The Evolving Quantum Computing Ecosystem

Reposted With Permission:   The Quantum Leap.  Russ Fein,  The Evolving Quantum Computing Ecosystem…


In the past few blogs I have described what a Quantum Computer is and how it can be so powerful and transformative, basic features of qubits and highlights on some of the major players in Quantum Computing (“QC”).  But just like the evolution of personal computing, there are many participants in the QC ecosystem beyond just the makers of the actual machines.  You likely use a PC today, manufactured by one of a number of various hardware makers.  However, your machine’s core operating memory is made by a different company,  it is built upon an operating system (likely MS-DOS, owned by Microsoft) as well as various software applications.  You may also use external data drives, a mouse input device, a screen, a printer, various cables and other physical devices.  You likely also access the internet and some of the cloud services, utilize a virus protection program and other related activities and services.  There are likely dozens if not 100’s of companies whose technologies you use daily to operate your computing device.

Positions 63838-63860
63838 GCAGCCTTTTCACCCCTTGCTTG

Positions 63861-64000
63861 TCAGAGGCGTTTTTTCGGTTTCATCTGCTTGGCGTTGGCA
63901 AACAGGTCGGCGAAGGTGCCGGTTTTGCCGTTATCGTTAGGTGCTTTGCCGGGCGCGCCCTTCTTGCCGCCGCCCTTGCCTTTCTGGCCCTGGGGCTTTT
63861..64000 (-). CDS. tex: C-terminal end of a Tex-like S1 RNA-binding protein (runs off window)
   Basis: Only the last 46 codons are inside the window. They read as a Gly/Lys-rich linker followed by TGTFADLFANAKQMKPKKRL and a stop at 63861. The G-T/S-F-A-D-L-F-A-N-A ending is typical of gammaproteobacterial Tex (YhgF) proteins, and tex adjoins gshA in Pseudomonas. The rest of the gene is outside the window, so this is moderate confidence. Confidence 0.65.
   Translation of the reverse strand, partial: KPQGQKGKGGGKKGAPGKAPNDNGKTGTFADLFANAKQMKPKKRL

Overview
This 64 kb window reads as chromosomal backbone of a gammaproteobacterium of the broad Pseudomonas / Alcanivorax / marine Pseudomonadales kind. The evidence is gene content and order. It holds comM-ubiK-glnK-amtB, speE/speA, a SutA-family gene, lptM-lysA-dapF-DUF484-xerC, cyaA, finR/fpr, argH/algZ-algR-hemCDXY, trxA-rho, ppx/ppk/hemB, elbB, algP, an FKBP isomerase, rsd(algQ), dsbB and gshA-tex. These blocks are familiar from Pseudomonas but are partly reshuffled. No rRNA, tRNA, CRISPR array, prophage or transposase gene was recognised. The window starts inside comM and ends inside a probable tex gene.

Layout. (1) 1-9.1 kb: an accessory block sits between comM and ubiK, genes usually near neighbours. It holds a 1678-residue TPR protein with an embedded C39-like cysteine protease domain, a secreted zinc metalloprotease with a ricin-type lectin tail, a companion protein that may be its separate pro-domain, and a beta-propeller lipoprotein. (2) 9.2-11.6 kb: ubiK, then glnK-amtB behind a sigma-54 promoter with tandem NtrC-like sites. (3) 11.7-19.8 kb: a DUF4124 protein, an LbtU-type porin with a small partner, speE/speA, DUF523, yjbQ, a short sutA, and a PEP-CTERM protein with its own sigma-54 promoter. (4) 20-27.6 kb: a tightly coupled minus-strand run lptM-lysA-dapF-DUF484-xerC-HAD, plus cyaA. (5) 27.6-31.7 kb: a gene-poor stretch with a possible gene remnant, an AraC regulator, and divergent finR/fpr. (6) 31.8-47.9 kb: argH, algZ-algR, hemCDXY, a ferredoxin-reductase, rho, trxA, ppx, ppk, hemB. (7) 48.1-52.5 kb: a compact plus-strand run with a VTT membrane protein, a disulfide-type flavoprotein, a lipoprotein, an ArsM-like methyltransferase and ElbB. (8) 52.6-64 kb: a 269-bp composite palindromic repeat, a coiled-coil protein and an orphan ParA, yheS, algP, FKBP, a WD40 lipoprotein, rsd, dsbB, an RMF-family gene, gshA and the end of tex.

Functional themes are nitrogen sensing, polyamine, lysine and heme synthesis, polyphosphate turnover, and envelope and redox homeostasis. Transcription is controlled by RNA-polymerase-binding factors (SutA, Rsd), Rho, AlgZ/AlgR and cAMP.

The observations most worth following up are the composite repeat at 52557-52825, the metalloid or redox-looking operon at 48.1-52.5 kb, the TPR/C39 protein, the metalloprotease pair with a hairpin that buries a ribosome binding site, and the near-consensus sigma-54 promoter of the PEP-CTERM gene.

Companies like Oracle ($280 billion market cap; database management), Ingram Micro ($5.8 billion market cap; distributor of technology equipment), Cisco ($250 billion market cap; interconnecting equipment and services), Symantec ($15 billion market cap; antivirus protection), Adobe ($311 billion market cap; document and process software) and Salesforce ($262 billion market cap; productivity platform) have created enormous value despite not actually making any computers.    Quantum Computers will likely spur many similar such players in its ecosystem, in fact there are already 100’s of players engaged in this space., Some of these participants may also carve out significant market positions and value.  To give a sense for the breadth and depth of players needed, you can visualize the basic inner workings of a Quantum Computer as follows:

 

As this graphic shows, there are various aspects of the physical creation and manipulation of qubits (the bottom section of the graphic) along with software needed to control the logical layer.  Also, covered in a prior post, there are various ways to create qubits, often requiring cryogenic temperatures and/or detailed laser or radio frequency controls. 

Here is another graphic to help visualize the complexities of building a quantum computer: